Future Planning & Value
Many of our delegates want to talk about money. They, like you and me, often want more.
In fact, on reflection, I have never heard of a dentist complaining because they earn too much. I’m sure I never will.
They start one of our diploma courses and, midway through, things are looking brighter. Their schedules go up. Their principals are more smiley and the delegates weekends get increasingly exotic. Instagram goes crazy!
This is great. Many of them go on to be staggered at how much more they now earn. As soon as they realise it’s their emotional intelligence, their communication, that really turns this tap on, and if it’s in line with an authentic heartfelt belief about the treatment plan and their ability to carry it out, something just clicks for them. Like I said, it’s just great.
The question I want to pose is: What have they done differently?
Now their margins are almost a perfectly smooth 0.3-1.2mm all around, now the crown fits first time every time, now there is no post-op sensitivity, new referrals are coming in, now stress is less…Ok, great, but are any of these individual items the answer to riches and glory?
What has happened is the same as happens in all successful business ventures since the dawn of time. They have created value.
Value, value, value.
Guess what? Patients are people, and people will pay for something they value. They do not pay for things they don’t value. Rocket science, I know!
Think about something you purchased recently. You parted with money because you either wanted or needed it (it was probably ‘want’, BTW). At the time of purchase you valued the shiny thing and paid for it. Now, you might have arrived home and regretted it – such is the way with most material purchases bought on impulse – but it was the item’s value to you that made you exchange it for your money. If that decision was a mistake then it’s more likely what you actually valued was the dopamine hit you get when you shop, not the item itself!!
So, when the value-related dental question comes up, the conversation is usually something like this:
Dentist: ‘I’m doing ok, but I’m working really hard and want to earn more. Should I work longer or try and speed up? What should I do?
Me: Do you have any idea what you wish to earn and any idea what type of lifestyle and balance you want? What do you actually want to happen next?
Dentist: Erm no, maybe let’s say over a 100K…?…?
Me: Is there any aspect of what you do that has a total value worth 100K? If not, how can you create it, how can you become it? To earn 100K you need to create a version of you which is that much in value. Create the value, then guess what, you can earn much, much more if you want it.
Dentist: Ok, so what should I do?
Me: We should talk about what your patients/people themselves value….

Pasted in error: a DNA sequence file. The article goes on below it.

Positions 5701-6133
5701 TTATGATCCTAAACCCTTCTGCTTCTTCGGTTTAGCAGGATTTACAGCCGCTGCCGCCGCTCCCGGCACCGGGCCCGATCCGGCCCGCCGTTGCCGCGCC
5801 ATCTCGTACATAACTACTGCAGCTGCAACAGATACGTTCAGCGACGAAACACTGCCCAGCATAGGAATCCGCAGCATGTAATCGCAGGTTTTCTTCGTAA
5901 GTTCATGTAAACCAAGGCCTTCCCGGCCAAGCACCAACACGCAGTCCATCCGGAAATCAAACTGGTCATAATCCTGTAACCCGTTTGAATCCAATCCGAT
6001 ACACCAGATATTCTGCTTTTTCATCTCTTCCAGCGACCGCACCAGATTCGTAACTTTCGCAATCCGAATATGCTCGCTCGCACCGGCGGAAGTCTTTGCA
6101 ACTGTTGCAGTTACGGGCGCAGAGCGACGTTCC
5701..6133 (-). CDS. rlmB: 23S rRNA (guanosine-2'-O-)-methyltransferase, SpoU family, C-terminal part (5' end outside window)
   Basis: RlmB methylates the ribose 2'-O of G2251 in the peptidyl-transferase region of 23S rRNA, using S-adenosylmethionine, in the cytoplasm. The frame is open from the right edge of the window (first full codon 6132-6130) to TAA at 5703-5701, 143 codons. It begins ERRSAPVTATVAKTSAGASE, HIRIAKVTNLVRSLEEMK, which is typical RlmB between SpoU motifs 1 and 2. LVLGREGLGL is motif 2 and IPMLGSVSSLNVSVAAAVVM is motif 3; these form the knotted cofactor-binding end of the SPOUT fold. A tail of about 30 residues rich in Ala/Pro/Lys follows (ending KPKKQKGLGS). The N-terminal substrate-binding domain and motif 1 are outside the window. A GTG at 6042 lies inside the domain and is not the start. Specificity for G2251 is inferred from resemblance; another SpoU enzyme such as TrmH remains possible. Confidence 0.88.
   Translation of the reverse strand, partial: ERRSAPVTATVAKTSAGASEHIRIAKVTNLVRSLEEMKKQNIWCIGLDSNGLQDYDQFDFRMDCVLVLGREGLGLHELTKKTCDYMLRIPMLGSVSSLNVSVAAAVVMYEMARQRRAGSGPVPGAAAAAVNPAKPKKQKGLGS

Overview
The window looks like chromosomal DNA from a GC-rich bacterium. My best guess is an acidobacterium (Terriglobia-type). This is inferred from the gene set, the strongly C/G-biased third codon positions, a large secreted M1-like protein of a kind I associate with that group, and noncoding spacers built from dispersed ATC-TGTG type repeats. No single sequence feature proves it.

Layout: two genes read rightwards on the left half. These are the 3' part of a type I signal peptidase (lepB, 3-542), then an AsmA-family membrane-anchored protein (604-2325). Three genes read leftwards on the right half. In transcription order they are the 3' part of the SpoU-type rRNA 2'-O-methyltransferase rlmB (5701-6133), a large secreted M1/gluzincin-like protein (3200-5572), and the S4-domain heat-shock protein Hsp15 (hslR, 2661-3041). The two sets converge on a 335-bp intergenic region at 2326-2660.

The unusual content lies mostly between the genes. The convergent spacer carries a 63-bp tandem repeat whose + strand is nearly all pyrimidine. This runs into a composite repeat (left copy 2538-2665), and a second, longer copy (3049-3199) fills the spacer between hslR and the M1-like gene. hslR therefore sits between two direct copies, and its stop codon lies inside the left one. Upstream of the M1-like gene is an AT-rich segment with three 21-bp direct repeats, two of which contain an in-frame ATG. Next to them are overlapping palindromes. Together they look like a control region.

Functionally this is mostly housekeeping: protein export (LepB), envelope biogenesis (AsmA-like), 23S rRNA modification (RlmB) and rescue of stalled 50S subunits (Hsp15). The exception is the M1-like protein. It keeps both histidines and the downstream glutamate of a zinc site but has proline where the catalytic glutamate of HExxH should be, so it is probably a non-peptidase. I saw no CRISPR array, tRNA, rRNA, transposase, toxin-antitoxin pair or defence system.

What people value obviously has individual nuance, influenced by experience, strongly influenced by the emotions of their self-identity and also by their peer group’s opinions; but, equally, there are universal threads of commonality which haven’t ever changed. Ever.
If I ask the entire UK population for a few words associated with visiting the dentist, what do you think they would say?
“pain, needles, drills, expense, dread….”
I’m sure you can come up with more, but these words aren’t far wrong. Firstly, recognise that this is your competition. The bar is set very low!!! The anonymous average dentist is made up of and considered a purveyor of the above. So, to create the very slightest value all you have to do is beat that.
Providing painless dentistry isn’t always possible but making every effort for it to be so is.
That takes time, effort, planning, kindness, empathy, emotional intelligence and a number of other things (things that we are very good at developing in you). Showing and explaining your intent for a painless experience is nearly as good as achieving it. Your stated and manifest intention is to keep the appointment comfortable at all times. Wow. The persuasive concept of reciprocation coupled with the gratitude this intent induces are very powerful tools.
Providing painless dentistry is, by far, the biggest and most influential aspect of whether patients think you are a good dentist or not. This is bittersweet for many, including me, as I have spent 20 years practising precision, exactitude and striving for clinical perfection – those skills can win a silver medal at best!
But now here’s the big secret: ‘Good’ dentists are valuable to their patients. They value them. They follow them if they move. Value!
We buy what we value.
If you are keen to begin the journey to increase your income, decrease your stress, become the person you want to be…whatever…if you want any of these things, you need to increase your value.
What have you done in the last, say, six months to increase your value? It may be difficult for you if you already have an enormously high opinion of yourself. If you already think you are mummy’s special little baby and, whilst others do not, her opinion is all that matters, then you’re gonna hit a wall, hit it hard, and plateau.
Value creation is based on the universal themes above, as a foundation to build on. The rest are individual and personal to you. Helping people create this in themselves is one of the aspects of Aspire we enjoy the most. The upgrade it offers is so satisfying to see. You become ever increasingly valuable to other people, so they deeply trust you, they are loyal and generous to you.
Individual value creation is brilliant and, best of all, permanent. You can stay the improved version of you forever. See you soon on our Advanced Operative Aesthetic and Restorative Dentistry course to get started!